December 9, 2003

Stars [Filed under: Oliver, Mary]

To go along with the sun, here are the stars:

Stars

Here in my head, language
keeps making its tiny noises.

How can I hope to be friends
with the hard white stars

whose flaring and hissing are not speech
but a pure radiance?

How can I hope to be friends
with the yawning spaces between them

Where nothing, ever, is spoken?
Tonight at the edge of the field,

I stood very still, and looked up,
and tried to be empty of words.

What joy was it, that almost found me?
What amiable peace?

Then it was over, the wind
roused up in the oak trees behind me

and I fell back, easily.
Earth has a hundred thousand pure contraltos—

even the distant bird
as it talks threat, as it talks love

over the cold, black fields.
Once, deep in the woods,

I found the white skull of a bear
and it was utterly silent—

and once a river otter, in a steel trap,
and it too was utterly silent.

What can we do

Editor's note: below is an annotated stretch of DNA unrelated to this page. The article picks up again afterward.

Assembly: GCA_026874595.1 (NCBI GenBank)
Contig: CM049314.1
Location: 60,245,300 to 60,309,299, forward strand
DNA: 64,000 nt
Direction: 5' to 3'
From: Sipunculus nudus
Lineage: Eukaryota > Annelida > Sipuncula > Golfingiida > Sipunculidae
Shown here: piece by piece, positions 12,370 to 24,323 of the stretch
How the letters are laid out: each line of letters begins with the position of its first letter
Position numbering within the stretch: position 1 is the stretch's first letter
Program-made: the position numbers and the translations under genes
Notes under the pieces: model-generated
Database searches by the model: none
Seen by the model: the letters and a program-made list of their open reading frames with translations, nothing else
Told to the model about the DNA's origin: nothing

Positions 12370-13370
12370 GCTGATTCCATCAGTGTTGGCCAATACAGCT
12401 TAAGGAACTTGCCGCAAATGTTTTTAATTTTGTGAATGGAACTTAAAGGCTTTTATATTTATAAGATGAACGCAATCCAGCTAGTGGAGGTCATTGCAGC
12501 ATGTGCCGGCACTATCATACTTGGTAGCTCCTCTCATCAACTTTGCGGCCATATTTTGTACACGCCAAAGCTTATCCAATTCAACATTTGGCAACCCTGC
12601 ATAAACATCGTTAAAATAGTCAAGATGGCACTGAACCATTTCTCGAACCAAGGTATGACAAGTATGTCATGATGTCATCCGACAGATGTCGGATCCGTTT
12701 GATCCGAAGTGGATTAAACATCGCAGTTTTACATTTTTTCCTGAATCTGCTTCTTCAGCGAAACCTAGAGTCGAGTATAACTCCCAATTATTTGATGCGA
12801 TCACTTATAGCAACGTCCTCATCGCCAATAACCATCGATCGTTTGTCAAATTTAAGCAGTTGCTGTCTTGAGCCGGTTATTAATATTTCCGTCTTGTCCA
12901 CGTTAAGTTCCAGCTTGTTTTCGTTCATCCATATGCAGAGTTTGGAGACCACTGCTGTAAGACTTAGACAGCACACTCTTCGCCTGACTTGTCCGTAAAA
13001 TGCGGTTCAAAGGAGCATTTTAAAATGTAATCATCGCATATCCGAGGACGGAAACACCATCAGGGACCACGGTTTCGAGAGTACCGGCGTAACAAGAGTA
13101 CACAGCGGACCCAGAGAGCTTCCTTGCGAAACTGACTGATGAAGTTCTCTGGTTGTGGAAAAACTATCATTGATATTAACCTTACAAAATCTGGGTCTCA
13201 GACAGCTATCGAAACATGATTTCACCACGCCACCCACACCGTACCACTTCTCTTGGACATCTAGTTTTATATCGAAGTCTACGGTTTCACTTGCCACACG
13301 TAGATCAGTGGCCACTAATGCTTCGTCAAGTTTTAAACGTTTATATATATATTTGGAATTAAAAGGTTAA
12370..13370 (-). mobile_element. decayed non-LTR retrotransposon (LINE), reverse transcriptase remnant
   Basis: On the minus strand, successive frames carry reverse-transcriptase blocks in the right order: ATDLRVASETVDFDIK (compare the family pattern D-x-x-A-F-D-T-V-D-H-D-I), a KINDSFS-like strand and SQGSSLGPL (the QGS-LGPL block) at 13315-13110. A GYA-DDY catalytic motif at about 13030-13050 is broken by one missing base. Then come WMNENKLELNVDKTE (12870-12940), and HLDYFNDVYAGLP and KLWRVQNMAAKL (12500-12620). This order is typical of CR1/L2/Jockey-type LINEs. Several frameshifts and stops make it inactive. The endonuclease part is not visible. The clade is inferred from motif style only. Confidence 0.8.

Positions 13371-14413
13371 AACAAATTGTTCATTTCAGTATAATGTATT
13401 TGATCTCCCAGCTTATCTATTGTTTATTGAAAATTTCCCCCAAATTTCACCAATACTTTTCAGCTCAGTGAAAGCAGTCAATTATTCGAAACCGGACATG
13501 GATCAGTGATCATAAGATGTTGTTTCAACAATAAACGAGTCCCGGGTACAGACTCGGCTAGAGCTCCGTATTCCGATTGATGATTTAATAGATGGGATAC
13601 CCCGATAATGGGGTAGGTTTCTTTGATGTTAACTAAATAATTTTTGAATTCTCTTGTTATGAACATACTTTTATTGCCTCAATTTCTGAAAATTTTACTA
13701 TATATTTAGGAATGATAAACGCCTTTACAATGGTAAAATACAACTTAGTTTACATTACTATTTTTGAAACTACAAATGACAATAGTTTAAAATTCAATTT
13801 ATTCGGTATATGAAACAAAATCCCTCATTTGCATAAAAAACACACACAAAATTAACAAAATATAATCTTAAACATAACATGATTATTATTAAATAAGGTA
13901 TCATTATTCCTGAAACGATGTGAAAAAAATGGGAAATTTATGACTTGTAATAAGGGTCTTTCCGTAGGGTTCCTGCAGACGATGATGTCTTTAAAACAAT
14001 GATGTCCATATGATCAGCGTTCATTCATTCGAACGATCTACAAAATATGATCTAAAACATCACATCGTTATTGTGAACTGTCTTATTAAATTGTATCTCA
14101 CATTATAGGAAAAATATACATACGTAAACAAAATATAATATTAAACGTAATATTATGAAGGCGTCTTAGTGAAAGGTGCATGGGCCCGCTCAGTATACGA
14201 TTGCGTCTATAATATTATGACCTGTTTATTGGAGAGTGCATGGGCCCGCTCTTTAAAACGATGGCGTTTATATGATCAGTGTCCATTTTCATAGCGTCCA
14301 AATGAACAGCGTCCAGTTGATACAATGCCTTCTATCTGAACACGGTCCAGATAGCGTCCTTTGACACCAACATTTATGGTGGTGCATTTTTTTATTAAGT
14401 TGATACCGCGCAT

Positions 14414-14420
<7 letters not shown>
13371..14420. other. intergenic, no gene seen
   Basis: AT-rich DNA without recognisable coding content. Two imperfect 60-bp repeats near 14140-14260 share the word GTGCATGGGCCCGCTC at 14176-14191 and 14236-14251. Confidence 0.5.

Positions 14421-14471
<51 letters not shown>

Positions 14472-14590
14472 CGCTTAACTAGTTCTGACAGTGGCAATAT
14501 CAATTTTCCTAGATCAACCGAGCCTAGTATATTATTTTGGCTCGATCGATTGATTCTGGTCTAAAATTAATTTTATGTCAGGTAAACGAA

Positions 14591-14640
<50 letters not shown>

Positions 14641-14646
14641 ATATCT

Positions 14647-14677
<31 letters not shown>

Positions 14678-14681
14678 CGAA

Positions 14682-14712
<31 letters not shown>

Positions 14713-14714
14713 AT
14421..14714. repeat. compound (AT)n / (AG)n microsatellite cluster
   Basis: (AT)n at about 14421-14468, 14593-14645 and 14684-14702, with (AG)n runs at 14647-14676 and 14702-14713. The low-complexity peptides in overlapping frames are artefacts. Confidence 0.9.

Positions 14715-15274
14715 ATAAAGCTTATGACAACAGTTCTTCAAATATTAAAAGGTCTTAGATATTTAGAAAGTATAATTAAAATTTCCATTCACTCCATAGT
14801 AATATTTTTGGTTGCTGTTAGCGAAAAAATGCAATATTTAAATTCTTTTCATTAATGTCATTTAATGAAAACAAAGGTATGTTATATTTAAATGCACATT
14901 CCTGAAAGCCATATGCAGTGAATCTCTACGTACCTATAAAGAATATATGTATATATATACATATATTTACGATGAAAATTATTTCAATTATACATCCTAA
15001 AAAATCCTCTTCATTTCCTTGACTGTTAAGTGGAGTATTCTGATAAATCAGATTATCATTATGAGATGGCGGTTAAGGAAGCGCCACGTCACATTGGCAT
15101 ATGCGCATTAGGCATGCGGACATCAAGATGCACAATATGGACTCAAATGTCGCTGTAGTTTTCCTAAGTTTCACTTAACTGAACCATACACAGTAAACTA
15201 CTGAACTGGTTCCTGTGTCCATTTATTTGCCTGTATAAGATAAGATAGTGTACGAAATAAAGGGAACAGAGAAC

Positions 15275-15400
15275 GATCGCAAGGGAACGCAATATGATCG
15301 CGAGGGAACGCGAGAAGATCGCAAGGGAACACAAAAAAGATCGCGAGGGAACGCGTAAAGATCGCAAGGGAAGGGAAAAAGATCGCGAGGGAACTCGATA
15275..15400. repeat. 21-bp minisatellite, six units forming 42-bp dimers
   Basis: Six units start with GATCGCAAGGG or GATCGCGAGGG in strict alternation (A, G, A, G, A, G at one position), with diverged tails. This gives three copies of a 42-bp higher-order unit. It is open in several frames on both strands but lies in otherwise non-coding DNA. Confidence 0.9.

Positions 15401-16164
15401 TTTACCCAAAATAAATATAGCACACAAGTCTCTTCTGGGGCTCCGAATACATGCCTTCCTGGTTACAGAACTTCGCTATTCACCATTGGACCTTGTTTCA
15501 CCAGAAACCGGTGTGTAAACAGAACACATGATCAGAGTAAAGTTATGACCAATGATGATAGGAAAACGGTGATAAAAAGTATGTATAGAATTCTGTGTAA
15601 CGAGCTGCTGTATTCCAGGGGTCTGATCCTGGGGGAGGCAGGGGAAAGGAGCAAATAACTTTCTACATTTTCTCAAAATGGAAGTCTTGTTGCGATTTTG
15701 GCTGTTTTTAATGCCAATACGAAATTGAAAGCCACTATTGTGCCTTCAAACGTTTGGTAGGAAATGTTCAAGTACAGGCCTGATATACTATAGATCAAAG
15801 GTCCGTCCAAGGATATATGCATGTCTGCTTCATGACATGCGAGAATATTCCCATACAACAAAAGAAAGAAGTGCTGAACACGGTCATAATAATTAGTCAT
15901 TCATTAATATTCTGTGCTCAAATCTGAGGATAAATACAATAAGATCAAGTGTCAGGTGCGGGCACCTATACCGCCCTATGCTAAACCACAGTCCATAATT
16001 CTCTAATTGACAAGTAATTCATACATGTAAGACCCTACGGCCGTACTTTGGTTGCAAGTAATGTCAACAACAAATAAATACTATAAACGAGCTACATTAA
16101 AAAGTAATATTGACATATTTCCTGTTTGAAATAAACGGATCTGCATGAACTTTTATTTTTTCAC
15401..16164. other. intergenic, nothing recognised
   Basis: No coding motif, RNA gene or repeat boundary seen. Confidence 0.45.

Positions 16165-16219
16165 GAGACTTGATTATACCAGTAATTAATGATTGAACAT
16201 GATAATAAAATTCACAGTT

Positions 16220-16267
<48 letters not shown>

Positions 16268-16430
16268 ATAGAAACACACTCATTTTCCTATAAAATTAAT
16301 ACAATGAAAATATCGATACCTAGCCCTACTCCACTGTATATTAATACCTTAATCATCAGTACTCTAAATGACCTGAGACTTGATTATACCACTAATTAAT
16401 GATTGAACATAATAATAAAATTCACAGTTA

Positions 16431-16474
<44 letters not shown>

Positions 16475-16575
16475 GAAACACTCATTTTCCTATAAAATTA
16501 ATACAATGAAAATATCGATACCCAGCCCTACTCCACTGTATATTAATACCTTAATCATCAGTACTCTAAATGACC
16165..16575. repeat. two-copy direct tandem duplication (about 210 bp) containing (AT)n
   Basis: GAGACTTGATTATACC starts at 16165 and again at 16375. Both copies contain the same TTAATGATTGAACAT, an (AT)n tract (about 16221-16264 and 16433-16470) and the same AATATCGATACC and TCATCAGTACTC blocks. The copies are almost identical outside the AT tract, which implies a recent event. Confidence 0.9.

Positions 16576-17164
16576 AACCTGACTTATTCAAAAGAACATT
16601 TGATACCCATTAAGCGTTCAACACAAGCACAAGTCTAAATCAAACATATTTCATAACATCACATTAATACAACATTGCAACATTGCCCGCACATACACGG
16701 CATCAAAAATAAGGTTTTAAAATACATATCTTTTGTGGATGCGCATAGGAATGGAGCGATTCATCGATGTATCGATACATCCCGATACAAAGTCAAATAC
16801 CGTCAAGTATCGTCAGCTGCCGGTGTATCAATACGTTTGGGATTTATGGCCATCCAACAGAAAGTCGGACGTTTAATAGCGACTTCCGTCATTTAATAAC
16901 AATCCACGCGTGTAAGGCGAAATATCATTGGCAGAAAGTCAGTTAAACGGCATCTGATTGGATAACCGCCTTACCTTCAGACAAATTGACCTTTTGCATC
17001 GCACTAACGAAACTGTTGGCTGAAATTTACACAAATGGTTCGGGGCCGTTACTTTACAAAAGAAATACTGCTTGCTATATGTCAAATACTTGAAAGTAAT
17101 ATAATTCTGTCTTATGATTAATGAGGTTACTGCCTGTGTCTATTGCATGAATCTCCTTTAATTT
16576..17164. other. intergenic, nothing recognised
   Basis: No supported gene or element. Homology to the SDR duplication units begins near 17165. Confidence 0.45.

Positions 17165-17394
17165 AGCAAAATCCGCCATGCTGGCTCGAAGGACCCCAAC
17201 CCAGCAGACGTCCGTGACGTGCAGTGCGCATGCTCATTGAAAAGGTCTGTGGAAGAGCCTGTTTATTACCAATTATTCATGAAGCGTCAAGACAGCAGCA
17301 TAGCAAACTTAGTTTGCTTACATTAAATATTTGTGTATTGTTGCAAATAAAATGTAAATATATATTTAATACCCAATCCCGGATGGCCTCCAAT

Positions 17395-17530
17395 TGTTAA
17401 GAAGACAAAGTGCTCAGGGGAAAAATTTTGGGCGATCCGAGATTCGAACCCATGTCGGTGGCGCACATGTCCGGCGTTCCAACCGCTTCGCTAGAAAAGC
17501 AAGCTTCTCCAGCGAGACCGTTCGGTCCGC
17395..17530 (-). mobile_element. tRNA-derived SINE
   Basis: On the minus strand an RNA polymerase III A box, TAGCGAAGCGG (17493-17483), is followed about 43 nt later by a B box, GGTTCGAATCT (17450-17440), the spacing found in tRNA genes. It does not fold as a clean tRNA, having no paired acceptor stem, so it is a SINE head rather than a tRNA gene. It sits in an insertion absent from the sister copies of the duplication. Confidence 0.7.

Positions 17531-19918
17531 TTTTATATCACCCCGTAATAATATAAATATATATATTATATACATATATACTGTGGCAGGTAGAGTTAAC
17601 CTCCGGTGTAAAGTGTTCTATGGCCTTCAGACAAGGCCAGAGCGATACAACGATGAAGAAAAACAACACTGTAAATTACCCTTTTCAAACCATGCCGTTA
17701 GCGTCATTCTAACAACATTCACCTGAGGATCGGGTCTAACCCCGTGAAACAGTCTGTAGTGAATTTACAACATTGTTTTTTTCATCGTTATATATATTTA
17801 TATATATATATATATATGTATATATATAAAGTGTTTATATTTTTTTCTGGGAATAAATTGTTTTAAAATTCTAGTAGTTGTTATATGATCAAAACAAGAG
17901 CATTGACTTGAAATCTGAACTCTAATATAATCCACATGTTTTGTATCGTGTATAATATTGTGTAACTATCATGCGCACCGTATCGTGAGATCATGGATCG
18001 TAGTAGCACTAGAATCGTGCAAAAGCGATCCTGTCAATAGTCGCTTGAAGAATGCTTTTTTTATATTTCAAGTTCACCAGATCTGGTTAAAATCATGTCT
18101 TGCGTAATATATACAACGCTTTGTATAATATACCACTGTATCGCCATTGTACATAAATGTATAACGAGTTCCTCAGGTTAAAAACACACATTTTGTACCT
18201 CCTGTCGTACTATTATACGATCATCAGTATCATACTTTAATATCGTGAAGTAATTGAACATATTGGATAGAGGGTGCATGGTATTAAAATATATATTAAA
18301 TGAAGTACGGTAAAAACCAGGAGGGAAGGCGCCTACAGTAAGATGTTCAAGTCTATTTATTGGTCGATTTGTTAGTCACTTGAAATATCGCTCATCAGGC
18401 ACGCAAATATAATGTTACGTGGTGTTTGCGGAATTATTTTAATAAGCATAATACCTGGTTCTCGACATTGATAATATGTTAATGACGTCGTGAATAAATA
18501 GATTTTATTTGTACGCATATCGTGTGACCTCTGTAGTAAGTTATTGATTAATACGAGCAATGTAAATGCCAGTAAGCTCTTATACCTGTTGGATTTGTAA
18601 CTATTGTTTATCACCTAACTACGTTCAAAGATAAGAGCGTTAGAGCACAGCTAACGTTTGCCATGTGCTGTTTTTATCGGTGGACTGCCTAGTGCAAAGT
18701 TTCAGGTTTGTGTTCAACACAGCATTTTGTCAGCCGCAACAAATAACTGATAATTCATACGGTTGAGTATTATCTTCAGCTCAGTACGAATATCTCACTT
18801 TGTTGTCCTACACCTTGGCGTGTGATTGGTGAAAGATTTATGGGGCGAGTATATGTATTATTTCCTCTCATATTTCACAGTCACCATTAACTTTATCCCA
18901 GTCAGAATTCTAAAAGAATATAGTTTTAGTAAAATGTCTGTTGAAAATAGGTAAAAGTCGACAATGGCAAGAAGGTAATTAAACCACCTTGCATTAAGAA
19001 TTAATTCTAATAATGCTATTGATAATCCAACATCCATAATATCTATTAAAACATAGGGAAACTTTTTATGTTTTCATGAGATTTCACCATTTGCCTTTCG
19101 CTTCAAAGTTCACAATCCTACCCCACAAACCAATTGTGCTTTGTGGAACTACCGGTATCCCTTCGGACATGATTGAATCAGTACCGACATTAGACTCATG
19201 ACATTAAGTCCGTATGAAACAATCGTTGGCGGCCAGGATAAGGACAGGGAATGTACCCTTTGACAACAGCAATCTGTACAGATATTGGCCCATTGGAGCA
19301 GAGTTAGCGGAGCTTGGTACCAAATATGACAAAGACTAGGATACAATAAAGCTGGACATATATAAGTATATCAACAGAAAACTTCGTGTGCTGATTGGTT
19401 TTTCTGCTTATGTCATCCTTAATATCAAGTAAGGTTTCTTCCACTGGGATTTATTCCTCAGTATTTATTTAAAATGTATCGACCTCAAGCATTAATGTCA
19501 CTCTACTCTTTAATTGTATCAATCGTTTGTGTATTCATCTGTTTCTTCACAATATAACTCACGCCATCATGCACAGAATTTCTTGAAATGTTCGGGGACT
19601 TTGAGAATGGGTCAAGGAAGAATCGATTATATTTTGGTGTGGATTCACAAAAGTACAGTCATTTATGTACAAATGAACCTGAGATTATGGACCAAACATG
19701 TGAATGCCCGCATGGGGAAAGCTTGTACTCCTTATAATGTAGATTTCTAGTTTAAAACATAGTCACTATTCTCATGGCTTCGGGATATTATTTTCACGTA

but keep on breathing in and out,

modest and willing, and in our places?
Listen, listen, I’m forever saying,

Listen to the river, to the hawk, to the hoof,
to the mockingbird, to the Jack-in the pulpit—

then I come up with a few words, like a gift.
Even as now.

Even as the darkness has remained the pure, deep darkness.
Even as the stars have twirled a little, while I stood here,

looking up,
one hot sentence after another.

—from Stars in West Wind,
Houghton Mifflin, 1997

November 18, 2003

Poem 2 [Filed under: Oliver, Mary]

The Sun

Have you ever seen
anything
in your life
more wonderful

than the way the sun,
every evening,
relaxed and easy,
floats toward the horizon

and into the clouds or the hills,
or the rumpled sea,
and is gone—
and how it slides again

out of the blackness,
every morning,
on the other side of the world,
like a red flower

streaming upward on its heavenly oils,
say, on a morning in early summer,
at its perfect imperial distance—
and have you ever felt for anything
such wild love—
do you think there is anywhere, in any language,
a word billowing enough
for the pleasure

that fills you,
as the sun
reaches out,
as it warms you

as you stand there,
empty-handed—
or have you too
turned from this world—

or have you too
gone crazy
for power,
for things?

November 15, 2003

A second poem [Filed under: Oliver, Mary]

Heidi’s favorite poet is Mary Oliver. Contemporary. Female. A writer of books on meter, sound and other matters of form. Her own poetry is only indirectly so sturctured. I found a poem by her that I think would be a good counterpoint to the Swinburne. Its called the sun. Its quite different in tone and stlye, I would say.

Alan